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Greece’s new government led by the left-wing party Syriza plans to stop the sale of a majority stake in the Port of Piraeus, for which the old government already shortlisted China Ocean Shipping Company (Cosco) and four other companies, Reuters reports. Thodoris Dritsas, Syriza party member believed to be the next minister for shipping, told Reuters that the Cosco deal is going to be ”reviewed to the benefit of Greek people.”The previous government planned to sell a 67 percent stake in Pireaus Port Authority as part of the privatisation plan created with international lenders.Cosco currently operates two piers at the Piraeus Container Terminal, and has recently started the construction of the third pier.During the Pier III inauguration ceremony, the Prime Minister of Greece Antonis Samaras described the PCT project as the most important investment in Greece in the last decade.Prior to the elections, Syriza issued a policy paper which insisted on a ”new national agreement” with the shipping industry, including cutting a number of tax breaks. Syriza also said that the shipping sector will have to bear the heaviest burden to lift the country out of the crisis.This turn in the attitude towards domestic shipping prompted several Greek shippers to warn that this new course set out by Syriza might lead to higher taxes which the shipping industry cannot afford.Some shipowners threatened to limit their domestic operations or move altogether to another country if the deal with the new government is not reached.World Maritime News Staff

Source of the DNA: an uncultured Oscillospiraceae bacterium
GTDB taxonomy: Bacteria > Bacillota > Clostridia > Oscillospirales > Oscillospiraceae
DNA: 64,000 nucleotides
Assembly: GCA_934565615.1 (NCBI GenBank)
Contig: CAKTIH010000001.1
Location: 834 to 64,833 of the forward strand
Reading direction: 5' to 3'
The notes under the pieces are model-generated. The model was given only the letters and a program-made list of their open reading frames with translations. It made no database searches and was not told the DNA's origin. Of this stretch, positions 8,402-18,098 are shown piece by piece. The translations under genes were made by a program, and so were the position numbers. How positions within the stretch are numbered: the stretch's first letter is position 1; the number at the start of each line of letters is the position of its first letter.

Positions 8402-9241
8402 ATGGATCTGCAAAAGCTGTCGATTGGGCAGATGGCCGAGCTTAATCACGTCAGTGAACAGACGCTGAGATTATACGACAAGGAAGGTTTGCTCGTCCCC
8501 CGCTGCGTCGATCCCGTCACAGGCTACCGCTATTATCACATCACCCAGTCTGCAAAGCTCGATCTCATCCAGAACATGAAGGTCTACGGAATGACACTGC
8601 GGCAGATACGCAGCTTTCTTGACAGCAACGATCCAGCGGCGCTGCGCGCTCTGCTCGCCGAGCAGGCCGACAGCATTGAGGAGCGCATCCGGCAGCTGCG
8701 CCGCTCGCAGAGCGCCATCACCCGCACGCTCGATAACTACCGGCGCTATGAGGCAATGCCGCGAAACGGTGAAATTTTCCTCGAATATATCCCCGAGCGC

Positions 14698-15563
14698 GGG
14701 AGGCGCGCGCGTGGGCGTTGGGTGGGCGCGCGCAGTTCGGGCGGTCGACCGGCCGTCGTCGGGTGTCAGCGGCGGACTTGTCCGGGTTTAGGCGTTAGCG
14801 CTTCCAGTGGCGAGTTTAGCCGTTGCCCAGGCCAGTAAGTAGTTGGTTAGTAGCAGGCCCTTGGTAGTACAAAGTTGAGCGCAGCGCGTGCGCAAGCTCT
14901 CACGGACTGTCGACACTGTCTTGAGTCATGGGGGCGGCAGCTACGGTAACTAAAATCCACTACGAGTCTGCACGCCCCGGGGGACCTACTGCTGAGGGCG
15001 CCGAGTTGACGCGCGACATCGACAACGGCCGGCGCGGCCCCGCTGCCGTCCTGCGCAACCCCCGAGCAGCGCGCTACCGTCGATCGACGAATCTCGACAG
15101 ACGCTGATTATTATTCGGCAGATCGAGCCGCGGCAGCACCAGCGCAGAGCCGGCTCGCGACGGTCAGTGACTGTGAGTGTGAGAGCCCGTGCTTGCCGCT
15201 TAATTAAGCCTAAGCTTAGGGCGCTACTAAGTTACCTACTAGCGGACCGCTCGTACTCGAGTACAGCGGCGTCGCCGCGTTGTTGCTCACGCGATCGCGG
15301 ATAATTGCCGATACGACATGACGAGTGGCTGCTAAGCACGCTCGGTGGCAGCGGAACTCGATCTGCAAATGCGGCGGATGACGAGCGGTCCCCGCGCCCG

Colm Lacey will be speaking at the session ’What is the impact on construction post-Grenfell? at Building Live. Book your place here It is more than a year since the Grenfell Tower fire, and the enormity of what happened that night continues to reveal itself on a daily basis through the inquiry.One particular report from the night of the disaster often returns to my mind. Firefighters in the tower, unable to effectively use their radios due to the concrete mass of the building and sheer volume of radio traffic, were reduced to receiving updates on the location of trapped residents on scraps of paper written in the command unit outside and ferried into the burning building by runners. For all the modern safety systems and processes in place, dealing with the situation had become practically medieval within hours.Social trauma on this scale illuminates society like a crime scene photographer’s flashbulb. How did a modern, deeply regulated state allow 72 people to be burned to death inside their own homes? And what responsibility do we in the built environment industries, be it through action or complacency, bear for what happened? It seems certain that the formal industry response to Grenfell will focus heavily on regulation. Rightly so. At heart this was a failure of the performance of a building, and that should be controllable.“Perhaps a more useful focus for the industry is not so much the mediation of trust through regulation, but on the promotion of trustworthiness”But while the lengthy process of technical enquiry rolls on, there is much we can do to address some more deep-seated failings that have been exposed. Chief among these, for me at least, is the way trust is applied between the various actors in the development process. Professional scepticismA common reading of Grenfell is that it was caused by an excess of trust and a paucity of scrutiny. The wrong material was installed on a building and, for a variety of reasons, the people who should have noticed didn’t. Each actor in the system placed too much trust in the next, and the chain of scrutiny collapsed. Yet for many working in the built environment, this analysis simply doesn’t go deep enough. The development process is unique in that it exists in an almost constant state of professional scepticism. As a project passes from client to design team to contractor to subcontractor, it often does so with the implicit acceptance that none of these parties fully understand the true intent of the other. Accordingly, elements are repeatedly redesigned or reworked at each stage, often to the detriment of the job at hand.So the role of trust, or lack thereof, is a complex issue in development and construction. This is reflected in the drafting of regulations, to such an extent that they can sometimes be rendered pointless. It is notable that despite all scrutiny to date, it appears we still do not fully know, without question, whether the installed cladding system on Grenfell was legal and certifiable under the extant Building Regulations regime.Perhaps a more useful focus for the industry is not so much the mediation of trust through regulation, but on the promotion of trustworthiness. The philosopher Onora O’Neill defines trustworthiness as a combination of competency, honesty and reliability. All three must be present simultaneously if something is to be trustworthy.In the most recent Ipsos Mori Veracity Index, those surveyed ranked almost all of the major stakeholders in a typical development project below “the ordinary man/woman on the street” in terms of trustworthiness. The development industry itself has a poor track record of trusting external sources, even if those sources in themselves have no reason to be deemed untrustworthy. Grenfell provides a prime example. Reports suggest the Grenfell Action Group, a local residents group, approved the initial plans for fire-resistant zinc cladding but this was later changed in production to cheaper aluminium cladding. Once work was complete, the group repeatedly informed the building managers and owners that they felt it was not safe and that tenants would be vulnerable in the event of a fire. For whatever reason, they were deemed an untrustworthy source of information at that time – their advice was not acted upon. So perhaps if we are to choose one thing which the development industry can take from this horrific event, it is that it should pay far greater heed to O’Neill’s components of trustworthiness.How it should workOn a recent trip to Belfast, I saw a small example of this in action. I met an architect who had been brought out of contented retirement by a local landowner to design the extension and refurbishment of a set of buildings he had bought in the city’s Cathedral Quarter. Many years before, both had been early adopters of what was then an unfashionable, dangerous area and moved their successful businesses there. Both felt a deep obligation to deliver something that offered more to the surrounding place than the building itself.The scheme they created was put together by local contractors known to both, using decent-quality materials, with a good proportion locally sourced. It was a carefully designed, authentic, locally relevant development, which reflected the pride and skill of the people who designed and built it. It was competent, reliable and honest.Perhaps what this suggests is that if we are to genuinely improve on the trustworthiness of the development industry, we must reintroduce some humanity and stewardship into what has become a regulatory, cost-driven development process. If Grenfell has taught us one thing, it is that the absence of a consistent guiding hand in design and construction, and a searing focus on the needs of the end user, can lead to developments veering dreadfully off track. The awful irony of Grenfell is that the greatest cost of all was never considered. Colm Lacey is chief executive of Brick by Brick, a development company established by Croydon council